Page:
United Airlines operates 14 Boeing 737 MAX aircraft, and has ordered a total of 100 of the twin-engine, medium-range jets.

United Cancels More 737 MAX Flights

Sept. 2, 2019
Boeing and major carriers wait for FAA to approve flight-control software correction is still weeks away, threatening more schedules into the 2019 holiday season

United Airlines has cancelled Boeing 737 MAX flights for another month, until December 19, a period that will include the busy Thanksgiving holiday season. The twin-engine, narrow-body jet has been out of service worldwide since late March, following the second of two fatal crashes.

American Airlines cancelled all scheduled 737 MAX flights until December 3, and noted the number of flights per day affected will total about 140.

Southwest Airlines said in August it is cancelling 737 MAX flights until January 2020.

Southwest Airlines is the largest operator of the 737 MAX, with 34 in its fleet, and reportedly has canceled up to 150 flights/day. The Dallas-based carrier was the launch customer for Boeing’s 737 MAX, and is still due to receive 277 more aircraft from its initial order. It’s been estimated that Southwest is cancelling up to 150 flights per day scheduled for 737 MAX jets.

American has 24 of the Boeing narrow-body jets in service, and orders in place for 76 more. United has 14 of the aircraft in service, and orders for 86 more. Reportedly, each of the two carriers has removed about 115 flights/day from their schedules.

A total of 346 passengers and crew members were killed in the two incidents — on Indonesia’s Lion Air in October 2018, and on Ethiopian Airlines in March — which Boeing has indicated were caused by a Maneuvering Characteristics Augmentation System (MCAS), also known as "anti-stall" software, developed to off-set a side-effect of the more fuel-efficient engines adopted for the new version of the 737: because of the engines’ larger size, the planes’ aerodynamic behavior is altered, and the MCAS is meant to counteract a stalling tendency.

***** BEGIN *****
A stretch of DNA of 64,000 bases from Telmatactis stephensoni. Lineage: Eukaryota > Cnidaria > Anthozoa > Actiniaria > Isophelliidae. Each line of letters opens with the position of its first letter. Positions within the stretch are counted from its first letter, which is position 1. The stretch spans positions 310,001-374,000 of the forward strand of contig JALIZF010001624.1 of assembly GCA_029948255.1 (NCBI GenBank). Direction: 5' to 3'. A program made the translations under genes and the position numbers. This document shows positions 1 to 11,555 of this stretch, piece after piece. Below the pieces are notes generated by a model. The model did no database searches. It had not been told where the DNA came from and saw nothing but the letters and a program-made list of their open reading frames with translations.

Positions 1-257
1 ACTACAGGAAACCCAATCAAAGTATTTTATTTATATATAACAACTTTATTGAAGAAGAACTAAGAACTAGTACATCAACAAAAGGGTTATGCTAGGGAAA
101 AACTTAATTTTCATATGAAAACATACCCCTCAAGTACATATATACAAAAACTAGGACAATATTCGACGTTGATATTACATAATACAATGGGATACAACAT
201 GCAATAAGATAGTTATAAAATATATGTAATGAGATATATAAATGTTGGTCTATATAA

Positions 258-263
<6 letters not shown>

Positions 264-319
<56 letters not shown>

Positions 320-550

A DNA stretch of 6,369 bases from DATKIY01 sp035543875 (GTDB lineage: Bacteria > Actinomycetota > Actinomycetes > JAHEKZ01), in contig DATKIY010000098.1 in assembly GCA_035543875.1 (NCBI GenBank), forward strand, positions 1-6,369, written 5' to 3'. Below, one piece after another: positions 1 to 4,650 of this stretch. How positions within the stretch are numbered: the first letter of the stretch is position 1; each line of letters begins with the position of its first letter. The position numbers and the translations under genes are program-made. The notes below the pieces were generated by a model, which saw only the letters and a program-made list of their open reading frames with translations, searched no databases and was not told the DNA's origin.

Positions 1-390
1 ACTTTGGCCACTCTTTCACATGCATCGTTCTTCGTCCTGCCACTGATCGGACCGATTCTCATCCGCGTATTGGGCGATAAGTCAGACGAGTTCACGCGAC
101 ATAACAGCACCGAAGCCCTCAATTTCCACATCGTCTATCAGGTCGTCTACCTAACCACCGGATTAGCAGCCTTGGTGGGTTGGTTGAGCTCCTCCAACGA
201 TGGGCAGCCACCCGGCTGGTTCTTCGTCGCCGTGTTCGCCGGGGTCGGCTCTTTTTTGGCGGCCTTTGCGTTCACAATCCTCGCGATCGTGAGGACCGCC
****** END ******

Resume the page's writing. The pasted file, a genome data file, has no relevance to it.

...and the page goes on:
Boeing halted deliveries of 737 series jets as it seeks to address the error. The Federal Aviation Administration and other aviation safety agencies around the world must approve the correction and clear the aircraft to return to commercial service.

Boeing has not indicated when the fix may be ready to be installed in the current 737 MAX fleet, which depends on the approval of the FAA and other safety agencies. The FAA said in late August that the team of experts appointed by various aviation safety agencies needs a few more weeks to finish its review of the software fix.

Reportedly, however, Boeing has indicated to 737 program suppliers that it will increase the production rate in October, in order to recover its delivery schedule.

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